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Boarding school rules … OK ?

I/ Reading comprehension exercise.

Read the article and then indicate whether or not the following statements are true or false.

1. Homely and stern are two words you could use to describe a ‘very British Institution’.
2. Students at Holmwood House have to live with uncarpeted floors, bare walls, barred

windows and cold showers.

3. Most students do not miss their parents once they’ve been away from home for a
4. Staying at boarding school means that you lose some of your individuality.
5. Students at Holmwood Home can only phone home in the weekend.
6. The number of boarders has been increasing steadily over the past 20 years.
7. In the past, some boarders experienced a form of legitimate child abuse.
8. Today, most boarders in England come from other countries.
9. One advantage of boarding schools is that they provide extracurricular activities which
many busy parents cannot provide themselves.
10.All of the students at Holmwood House like boarding.
11.Nick Duffell claims that if you are sent away at an early age you lose a sense of
belonging and you lose childhood.
12.Duffel claims that boarding school survivors are often shy and insecure.
13.Duffell believes that modern boarding schools are essentially very different to old-
fashioned ones.
14.Most of the boarders at Holmwood House seem self-aware.
15.Even after visiting Holmwood House, the writer of the article is glad that he never

II/ Argumentation.
In the text advocates and opponents of boarding schools argue about the value of public
schools. In the text underline their arguments and order them in the following scheme.

Arguments in favour of boarding schools Arguments against boarding schools.

eg. it’s homely so the pupils feel at home it can be very lonely when you don’t have
and are among their friends (peers) friends.
III/ Vocabulary list.

predominant(ly) superior in strength, number, influence overheersend, over-

the school is predominantly a boys’ school wegend
to be tended eg. a tended lawn verzorgd grasveld
homely huiselijk
stern / / - harsh, strict, severe streng
eg. to look stern.
a dormitory / / slaapzaal
to be bare eg. bare feet, bare walls bloot, kaal
to be barred < a bar met tralies
to cane / / - to hit with a bamboo stick afranselen
to fag tire by hard work, exhaust iem. afjakkeren
tentative(ly) / / - hesitantly twijfelend,aarzelend
They shook their heads tentatively as if
they weren’t really sure.
to bully force s.o. to do sth. by shouting at them, pesten, tiranniseren
threatening them.
eg. He bullied the little boy into giving
him his lunch money.
to frown eg. My mother frowned when I told her de wenkbrauwen
everyone could go to the party. fronsen
peer group groep van gelijken
to cope with to be able to deal with iets aankunnen
to decline increase teruglopen,
eg. The number of boarders declined verminderen
emotionally literate we are better at showing our emotions
post-imperial we don’t want to expand our political
power anymore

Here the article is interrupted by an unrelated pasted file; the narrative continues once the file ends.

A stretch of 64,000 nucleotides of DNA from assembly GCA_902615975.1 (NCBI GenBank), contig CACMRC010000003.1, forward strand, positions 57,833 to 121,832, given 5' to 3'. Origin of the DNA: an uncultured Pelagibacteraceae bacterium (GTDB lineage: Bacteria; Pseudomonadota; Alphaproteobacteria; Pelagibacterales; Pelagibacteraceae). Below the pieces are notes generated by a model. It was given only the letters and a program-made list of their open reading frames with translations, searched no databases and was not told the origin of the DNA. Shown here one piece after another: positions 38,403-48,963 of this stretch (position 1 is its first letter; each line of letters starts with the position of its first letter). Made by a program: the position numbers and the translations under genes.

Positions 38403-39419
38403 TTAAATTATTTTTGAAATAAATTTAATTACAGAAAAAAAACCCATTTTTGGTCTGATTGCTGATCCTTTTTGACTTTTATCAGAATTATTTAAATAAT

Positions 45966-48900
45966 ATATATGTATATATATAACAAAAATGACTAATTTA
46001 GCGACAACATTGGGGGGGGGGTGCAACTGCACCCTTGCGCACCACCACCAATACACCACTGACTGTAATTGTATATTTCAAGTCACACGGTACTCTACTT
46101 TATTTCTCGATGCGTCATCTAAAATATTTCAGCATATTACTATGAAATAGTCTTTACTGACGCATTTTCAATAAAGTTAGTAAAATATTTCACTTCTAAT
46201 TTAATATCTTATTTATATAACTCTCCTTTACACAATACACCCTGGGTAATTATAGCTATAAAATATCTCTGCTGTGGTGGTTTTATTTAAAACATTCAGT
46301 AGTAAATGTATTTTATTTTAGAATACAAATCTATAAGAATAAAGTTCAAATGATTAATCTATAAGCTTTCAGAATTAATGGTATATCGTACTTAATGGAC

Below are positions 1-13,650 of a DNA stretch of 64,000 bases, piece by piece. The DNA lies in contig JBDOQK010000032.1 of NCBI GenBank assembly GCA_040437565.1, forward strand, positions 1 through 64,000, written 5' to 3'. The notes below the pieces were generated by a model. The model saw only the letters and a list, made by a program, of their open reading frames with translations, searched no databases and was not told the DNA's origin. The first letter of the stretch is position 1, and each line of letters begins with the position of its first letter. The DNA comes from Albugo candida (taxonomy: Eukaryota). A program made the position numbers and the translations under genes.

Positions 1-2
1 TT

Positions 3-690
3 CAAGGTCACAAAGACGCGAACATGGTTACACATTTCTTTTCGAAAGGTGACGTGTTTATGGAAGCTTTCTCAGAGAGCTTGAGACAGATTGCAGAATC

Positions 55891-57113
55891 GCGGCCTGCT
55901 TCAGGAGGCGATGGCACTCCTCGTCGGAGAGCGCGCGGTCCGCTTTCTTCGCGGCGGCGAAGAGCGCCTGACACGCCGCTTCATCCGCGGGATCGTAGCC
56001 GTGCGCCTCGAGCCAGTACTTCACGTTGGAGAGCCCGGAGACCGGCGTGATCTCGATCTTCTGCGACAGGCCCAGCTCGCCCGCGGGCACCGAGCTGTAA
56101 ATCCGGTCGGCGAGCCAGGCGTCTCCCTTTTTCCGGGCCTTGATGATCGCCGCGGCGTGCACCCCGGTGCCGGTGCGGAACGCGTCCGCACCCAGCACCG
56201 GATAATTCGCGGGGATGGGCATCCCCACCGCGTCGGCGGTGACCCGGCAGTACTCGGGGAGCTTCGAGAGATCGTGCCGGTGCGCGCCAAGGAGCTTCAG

stoic / / - when you undergo stoïcijns
suffering, … calmly and without flinching.
to be converted to
to convert to change from one thing to another veranderen
eg. a convertible (car) (ook : bekeren)
to be vulnerable / / kwetsbaar
vulnerability / /
virtue / / deugd
to reassure s.o. eg. It’s reassuring to know the kids iemand geruststellen
are being well-looked-after.
to be bewildered very confused in de war gebracht
eg. The bewildered young man did not verbijsterd
understand why he was arrested.
bewilderment verbijstering
a facade / /
to erase uitwissen
to turn to so eg. I had no-one to turn to. I was all alone.
legitimate eg. legitimate child abuse wettelijk, gerecht-
/ / vaardigd
child abuse < V : to abuse
to be haunted by achtervolgd door
to flatten out eg. The decline is flattening out. vervlakken,
a survey / / onderzoek
to be accounted for eg. The increase is accounted for by verklaard worden
British children.
a stepping stone to middel om een doel
te bereiken
apparent(ly) obvious(ly) duidelijk
extracurricular eg. ballet lessons, tennis, … buitenschools
grim here : a grim wind. felle, hevige
spacious / / - eg. spacious grounds uitgestrekt
to voice eg. to voice an opinion vertolken, uiten
to dread eg. Most people dread the thought of vrezen, opzien tegen
having to die all alone.
to be an issue / / probleem,breekpunt
to stand out eg. I hate standing out in a crowd. I opvallen, zich on-
prefer not being noticed. derscheiden
to glare at to stare at
eg. She didn’t say anything, but just
sat there glaring at me.
to be entitled given that title, name
psychotherapy / /
a sense of belonging the feeling of being a part of a group
brittle eg. to have brittle confidence broos
The branches of dead trees are very
brittle and break off easily.
to affect have an influence on beïnvloeden
eg. The rise in gas prices is likely to
affect the cost of electricity.
emphatic / / nadrukkelijk
V : to emphasize / /
at root in de grond
to be stunted to be emotionally stunted niet tot volle ont-
wikkeling gekomen
stability / /
to stumble eg. The room was dark and Stan nearly struikelen, strom-
fell over a chair as he stumbled to the pelen